Banks and credit card issuers decided to phase out the all-American credit card swipe in 2015, and since then consumers have not been happy. Though more secure, the longer processing times of its replacement, the chip card, have prolonged wait times on store lines and given consumers yet another reason to take their business to Amazon (AMZN).
As one person wrote on Twitter, “EMV chip cards take longer to process at the point of sale than my mile long receipt takes to print at CVS.”
On Friday, financial payments firm Square (SQ) rolled out a firmware update to its half-a-million chip payment terminals, bringing the payment speed down to 3.6 seconds from 4.2 seconds for chip and contactless cards.
A savings of 0.6 seconds may not seem like much, and it’s not—to a single customer. But it represents 14% reduction in overall time.
“Every extra millisecond consumers have to wait to pay is bad. These seconds we’ve chipped away matter a lot to both the customer and business owner handling hundreds of transactions a day,” Square spokesperson Edie Campbell-Urban told Yahoo Finance.
Applied across the board to many customers, this means shorter lines and a higher ceiling of transactions per hour. For a small business (Square is primarily used by small retail businesses) without a lot of staff during a rush, this could make all the difference, as famously illustrated by the swipe vs. cash Visa commercial below.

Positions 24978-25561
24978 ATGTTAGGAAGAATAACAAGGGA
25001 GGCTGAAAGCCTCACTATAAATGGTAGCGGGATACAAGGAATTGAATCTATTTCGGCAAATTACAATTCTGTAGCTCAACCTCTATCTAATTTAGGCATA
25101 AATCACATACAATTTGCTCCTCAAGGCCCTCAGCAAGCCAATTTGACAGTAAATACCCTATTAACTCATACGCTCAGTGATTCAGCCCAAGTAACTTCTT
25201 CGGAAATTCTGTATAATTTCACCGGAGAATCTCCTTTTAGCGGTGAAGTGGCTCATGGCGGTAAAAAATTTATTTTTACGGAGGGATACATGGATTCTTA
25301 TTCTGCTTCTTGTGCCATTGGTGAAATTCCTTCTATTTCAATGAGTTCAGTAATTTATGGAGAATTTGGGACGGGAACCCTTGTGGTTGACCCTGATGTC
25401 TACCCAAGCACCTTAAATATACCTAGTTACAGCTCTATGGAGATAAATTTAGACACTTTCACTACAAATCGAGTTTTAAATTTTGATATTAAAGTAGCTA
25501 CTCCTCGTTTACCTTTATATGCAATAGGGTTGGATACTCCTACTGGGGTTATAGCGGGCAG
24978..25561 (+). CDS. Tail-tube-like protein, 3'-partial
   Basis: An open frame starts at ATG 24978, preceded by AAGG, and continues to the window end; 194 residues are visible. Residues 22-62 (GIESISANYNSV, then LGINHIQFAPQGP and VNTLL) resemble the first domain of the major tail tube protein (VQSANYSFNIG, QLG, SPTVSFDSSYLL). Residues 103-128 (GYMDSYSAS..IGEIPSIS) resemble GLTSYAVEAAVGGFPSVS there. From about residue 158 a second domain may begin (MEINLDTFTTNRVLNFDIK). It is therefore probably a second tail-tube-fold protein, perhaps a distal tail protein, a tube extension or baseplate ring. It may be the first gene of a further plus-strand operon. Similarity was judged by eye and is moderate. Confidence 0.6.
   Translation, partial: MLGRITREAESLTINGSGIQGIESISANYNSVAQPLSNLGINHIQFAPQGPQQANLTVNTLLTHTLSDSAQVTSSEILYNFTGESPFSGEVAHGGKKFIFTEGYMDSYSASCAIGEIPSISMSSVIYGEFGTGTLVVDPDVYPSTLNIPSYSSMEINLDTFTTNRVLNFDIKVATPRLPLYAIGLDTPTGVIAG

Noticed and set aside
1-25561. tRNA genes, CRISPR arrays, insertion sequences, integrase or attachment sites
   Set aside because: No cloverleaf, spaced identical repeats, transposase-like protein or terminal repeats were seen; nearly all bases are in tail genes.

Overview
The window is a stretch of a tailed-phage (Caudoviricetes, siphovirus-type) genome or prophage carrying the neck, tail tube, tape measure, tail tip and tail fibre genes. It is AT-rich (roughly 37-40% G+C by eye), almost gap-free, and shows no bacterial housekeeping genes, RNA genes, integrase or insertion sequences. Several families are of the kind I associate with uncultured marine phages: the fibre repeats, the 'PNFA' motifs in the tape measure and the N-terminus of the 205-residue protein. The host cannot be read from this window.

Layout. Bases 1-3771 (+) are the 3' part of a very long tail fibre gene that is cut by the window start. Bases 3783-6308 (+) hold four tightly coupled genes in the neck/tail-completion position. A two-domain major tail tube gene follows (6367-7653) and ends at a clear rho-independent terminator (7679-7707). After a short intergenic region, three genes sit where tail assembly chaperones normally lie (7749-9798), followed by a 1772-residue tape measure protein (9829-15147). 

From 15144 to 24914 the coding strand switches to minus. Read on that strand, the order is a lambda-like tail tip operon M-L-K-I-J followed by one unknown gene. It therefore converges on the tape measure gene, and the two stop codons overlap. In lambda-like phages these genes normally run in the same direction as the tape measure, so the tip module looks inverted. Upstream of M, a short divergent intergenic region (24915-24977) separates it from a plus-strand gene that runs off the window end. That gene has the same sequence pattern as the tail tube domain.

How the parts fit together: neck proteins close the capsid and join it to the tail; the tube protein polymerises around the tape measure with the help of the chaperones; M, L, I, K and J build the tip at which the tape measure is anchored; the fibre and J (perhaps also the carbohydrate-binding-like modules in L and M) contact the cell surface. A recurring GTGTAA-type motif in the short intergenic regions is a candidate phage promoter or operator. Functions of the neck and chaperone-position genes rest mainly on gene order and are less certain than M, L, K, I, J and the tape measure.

All this, of course, may be temporary, as mobile payments loom large. However, not much progress has been made to pry credit cards from people’s hands as mobile pay adoption seems to have leveled off considerably. According to surveys from PYMNTS, only 22% of people with iPhones had ever tried Apple Pay as of this month, 10% of eligible Android users had tried Android pay, and 15% of Samsung phone owners had tried Samsung pay. Last year, Apple and Android adoption was at the same level, though Samsung somewhat up from 11%.
Square thinks the public will catch on eventually. “We believe that contactless payments are the future and we’ve seen progress on this front,” said Campbell-Urban. “In the interim we’re making chip-card speeds faster because we want to help keep our sellers’ lines moving as they offer their customers quality experiences.”